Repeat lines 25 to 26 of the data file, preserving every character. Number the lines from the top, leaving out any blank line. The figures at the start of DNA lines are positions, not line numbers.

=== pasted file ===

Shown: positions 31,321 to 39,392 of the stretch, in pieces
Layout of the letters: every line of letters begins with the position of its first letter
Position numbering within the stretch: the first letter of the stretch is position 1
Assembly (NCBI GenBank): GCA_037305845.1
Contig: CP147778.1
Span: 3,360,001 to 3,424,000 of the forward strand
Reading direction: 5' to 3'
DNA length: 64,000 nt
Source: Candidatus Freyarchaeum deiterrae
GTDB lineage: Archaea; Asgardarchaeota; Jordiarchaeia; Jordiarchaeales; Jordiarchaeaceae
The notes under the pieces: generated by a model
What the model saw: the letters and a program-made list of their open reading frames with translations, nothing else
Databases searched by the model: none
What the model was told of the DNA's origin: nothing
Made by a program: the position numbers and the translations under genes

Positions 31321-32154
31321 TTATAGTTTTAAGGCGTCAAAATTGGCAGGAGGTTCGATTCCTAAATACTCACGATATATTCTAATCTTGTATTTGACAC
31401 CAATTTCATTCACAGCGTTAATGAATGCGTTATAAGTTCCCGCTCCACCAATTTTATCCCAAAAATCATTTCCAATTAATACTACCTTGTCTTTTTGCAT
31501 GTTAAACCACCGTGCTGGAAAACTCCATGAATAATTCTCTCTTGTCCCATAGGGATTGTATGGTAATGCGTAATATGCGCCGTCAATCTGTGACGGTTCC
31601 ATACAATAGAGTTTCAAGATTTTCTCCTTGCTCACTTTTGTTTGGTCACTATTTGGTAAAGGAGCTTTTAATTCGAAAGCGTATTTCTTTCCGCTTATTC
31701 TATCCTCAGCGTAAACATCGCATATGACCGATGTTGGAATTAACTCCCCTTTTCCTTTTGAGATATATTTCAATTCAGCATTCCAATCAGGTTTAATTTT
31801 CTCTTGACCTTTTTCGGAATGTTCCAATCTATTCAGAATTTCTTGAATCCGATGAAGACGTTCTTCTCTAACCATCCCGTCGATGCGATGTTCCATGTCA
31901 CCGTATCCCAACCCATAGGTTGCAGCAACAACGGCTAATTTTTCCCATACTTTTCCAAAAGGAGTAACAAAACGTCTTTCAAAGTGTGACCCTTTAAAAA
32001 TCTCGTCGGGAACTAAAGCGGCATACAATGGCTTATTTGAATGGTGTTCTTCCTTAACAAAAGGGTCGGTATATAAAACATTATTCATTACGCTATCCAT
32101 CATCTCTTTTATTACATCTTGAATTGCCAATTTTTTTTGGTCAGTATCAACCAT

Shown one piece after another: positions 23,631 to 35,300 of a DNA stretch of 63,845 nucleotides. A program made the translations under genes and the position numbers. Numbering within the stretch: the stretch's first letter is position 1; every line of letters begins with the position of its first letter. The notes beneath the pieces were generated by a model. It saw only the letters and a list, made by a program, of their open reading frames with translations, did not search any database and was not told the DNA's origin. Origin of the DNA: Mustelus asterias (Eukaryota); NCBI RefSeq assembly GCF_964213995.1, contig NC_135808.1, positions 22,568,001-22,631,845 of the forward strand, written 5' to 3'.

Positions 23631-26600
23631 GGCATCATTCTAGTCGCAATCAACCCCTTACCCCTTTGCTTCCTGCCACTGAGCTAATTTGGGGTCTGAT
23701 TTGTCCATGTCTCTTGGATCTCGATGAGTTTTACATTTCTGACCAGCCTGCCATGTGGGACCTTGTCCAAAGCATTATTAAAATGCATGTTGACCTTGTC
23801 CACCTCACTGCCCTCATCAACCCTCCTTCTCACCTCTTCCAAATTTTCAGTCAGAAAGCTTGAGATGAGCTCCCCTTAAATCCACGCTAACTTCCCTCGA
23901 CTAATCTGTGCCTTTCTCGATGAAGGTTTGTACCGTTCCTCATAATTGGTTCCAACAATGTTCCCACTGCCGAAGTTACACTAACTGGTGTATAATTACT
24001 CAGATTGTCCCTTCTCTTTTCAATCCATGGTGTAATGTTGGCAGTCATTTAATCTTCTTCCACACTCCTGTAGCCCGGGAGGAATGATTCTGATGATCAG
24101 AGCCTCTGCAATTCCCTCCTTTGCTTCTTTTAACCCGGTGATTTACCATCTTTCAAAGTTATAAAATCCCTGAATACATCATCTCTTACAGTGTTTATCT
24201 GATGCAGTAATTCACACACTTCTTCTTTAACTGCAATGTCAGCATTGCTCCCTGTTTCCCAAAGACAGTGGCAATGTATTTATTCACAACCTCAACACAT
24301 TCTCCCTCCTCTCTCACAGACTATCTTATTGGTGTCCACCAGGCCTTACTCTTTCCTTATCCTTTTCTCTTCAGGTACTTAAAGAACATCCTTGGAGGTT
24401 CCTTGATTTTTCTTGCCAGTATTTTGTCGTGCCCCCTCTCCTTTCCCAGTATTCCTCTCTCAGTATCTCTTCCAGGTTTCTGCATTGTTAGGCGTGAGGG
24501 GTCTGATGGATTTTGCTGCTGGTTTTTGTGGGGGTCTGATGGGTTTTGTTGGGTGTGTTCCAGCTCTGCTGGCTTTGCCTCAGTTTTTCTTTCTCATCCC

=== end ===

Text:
32101 CATCTCTTTTATTACATCTTGAATTGCCAATTTTTTTTGGTCAGTATCAACCAT

Shown one piece after another: positions 23,631 to 35,300 of a DNA stretch of 63,845 nucleotides. A program made the translations under genes and the position numbers. Numbering within the stretch: the stretch's first letter is position 1; every line of letters begins with the position of its first letter. The notes beneath the pieces were generated by a model. It saw only the letters and a list, made by a program, of their open reading frames with translations, did not search any database and was not told the DNA's origin. Origin of the DNA: Mustelus asterias (Eukaryota); NCBI RefSeq assembly GCF_964213995.1, contig NC_135808.1, positions 22,568,001-22,631,845 of the forward strand, written 5' to 3'.